Revenge is a powerful, negative, emotional force that demands justice for a wrong that has been done to us. It is the antithesis of forgiveness. Every person living has most likely experienced this innate drive to "get even" with a person or organization by which they feel harmed, duped or otherwise humiliated. Yet medical science is recognizing the harm to your health—spirit, soul and body—revenge and similar negative emotions cause.
When Jesus taught His disciples to pray, He included a very important petition for help to forgive our enemies:
Our Father who is in heaven, hallowed be Your name. Your kingdom come; Your will be done on earth, as it is in heaven. Give us this day our daily bread. And forgive us our debts, as we forgive our debtors. And lead us not into temptation, but deliver us from evil. For Yours is the kingdom and the power and the glory forever. Amen (Matt. 6:9-13).
Immediately after instructing them to pray this way, Jesus continued, "For if you forgive men for their sins, your heavenly Father will also forgive you. But if you do not forgive men for their sins, neither will your Father forgive your sins" (Matt 6:14-15). Of the five petitions in the prayer, why did He clarify the one about forgiving our debtors, those who have wronged us?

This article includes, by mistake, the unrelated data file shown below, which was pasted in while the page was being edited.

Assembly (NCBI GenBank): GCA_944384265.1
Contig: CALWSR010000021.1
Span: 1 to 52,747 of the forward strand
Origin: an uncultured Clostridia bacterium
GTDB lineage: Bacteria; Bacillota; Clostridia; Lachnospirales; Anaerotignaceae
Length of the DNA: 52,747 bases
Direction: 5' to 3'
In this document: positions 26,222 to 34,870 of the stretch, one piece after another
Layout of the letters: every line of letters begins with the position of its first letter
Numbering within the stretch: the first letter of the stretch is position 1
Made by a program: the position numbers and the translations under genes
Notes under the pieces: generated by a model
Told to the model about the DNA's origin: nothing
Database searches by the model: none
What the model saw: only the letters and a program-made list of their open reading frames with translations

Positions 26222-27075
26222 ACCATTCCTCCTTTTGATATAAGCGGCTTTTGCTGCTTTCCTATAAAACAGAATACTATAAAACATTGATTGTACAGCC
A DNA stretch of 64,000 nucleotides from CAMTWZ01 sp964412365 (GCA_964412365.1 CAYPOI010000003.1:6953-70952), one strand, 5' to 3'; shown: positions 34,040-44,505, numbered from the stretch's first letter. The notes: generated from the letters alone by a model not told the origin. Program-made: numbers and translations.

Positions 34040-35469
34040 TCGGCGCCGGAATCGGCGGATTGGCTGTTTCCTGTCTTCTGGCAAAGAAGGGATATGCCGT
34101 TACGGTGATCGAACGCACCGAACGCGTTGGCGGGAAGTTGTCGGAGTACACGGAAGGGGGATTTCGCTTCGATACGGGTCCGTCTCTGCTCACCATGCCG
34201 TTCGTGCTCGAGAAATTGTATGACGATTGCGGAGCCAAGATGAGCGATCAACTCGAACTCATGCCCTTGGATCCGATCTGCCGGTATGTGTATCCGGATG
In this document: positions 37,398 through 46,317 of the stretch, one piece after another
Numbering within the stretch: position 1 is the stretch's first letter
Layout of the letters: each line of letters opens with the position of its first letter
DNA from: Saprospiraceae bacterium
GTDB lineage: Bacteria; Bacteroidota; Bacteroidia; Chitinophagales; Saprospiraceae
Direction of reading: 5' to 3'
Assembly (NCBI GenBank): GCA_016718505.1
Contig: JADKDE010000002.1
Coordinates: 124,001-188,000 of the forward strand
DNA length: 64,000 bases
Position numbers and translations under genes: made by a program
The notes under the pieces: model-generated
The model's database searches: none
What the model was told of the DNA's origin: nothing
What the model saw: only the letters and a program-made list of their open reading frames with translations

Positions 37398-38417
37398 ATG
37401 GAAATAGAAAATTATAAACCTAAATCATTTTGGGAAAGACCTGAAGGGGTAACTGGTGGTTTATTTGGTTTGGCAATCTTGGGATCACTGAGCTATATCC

Are you aware that a relatively new branch of science called "forgiveness research" exists and is growing exponentially? It is showing that there is not just a psychology underlying forgiveness but a physiology as well. The conclusion of researchers are startling.
Larry Dossey writes in "Forgiveness in Health Research and Medical Practice," published in Explore: The Journal of Science and Healing:
A society that cannot forgive is one without a heart. We should not wish to live in such a society—or a world—in which forgiveness is never extended. With the escalating religious and political hatreds around the world, and the increasingly sinister ways of seeking vengeance, it is uncertain whether a civilization that is devoid of forgiveness can continue to exist.
Jesus understood that unforgiveness, manifested through revenge, anger, hostility and hatred, would wreak havoc with your entire being as an individual and also with society as a whole. Not only would it affect your human relationships and your personal well-being, however. He taught that it would also affect your relationship with God in a negative way as well: "... neither will your Father forgive your sins" (Matt. 6:15). While theologians may differ in their explanation of these consequences of unforgiveness, it is clear that the choice to harbor unforgiveness hinders your personal relationship with God.
In his book Total Forgiveness, R.T. Kendall relates that a television series depicting Christians who had forgiven those who had hurt them was produced by a non-Christian. The producer said that he could take or leave a church sermon but could not ignore the "unnatural" reality that these people could forgive those who had hurt them. He was profoundly moved. There is no greater testimony to the lost. It is "unnatural" to forgive; true forgiveness requires the supernatural grace of God working in a heart, filling it with His love.
This article is an excerpt from God's Healing Words: Your Pocket Guide of Scriptures and Prayers for Health, Healing and Recovery. Copyright 2011 by Siloam.
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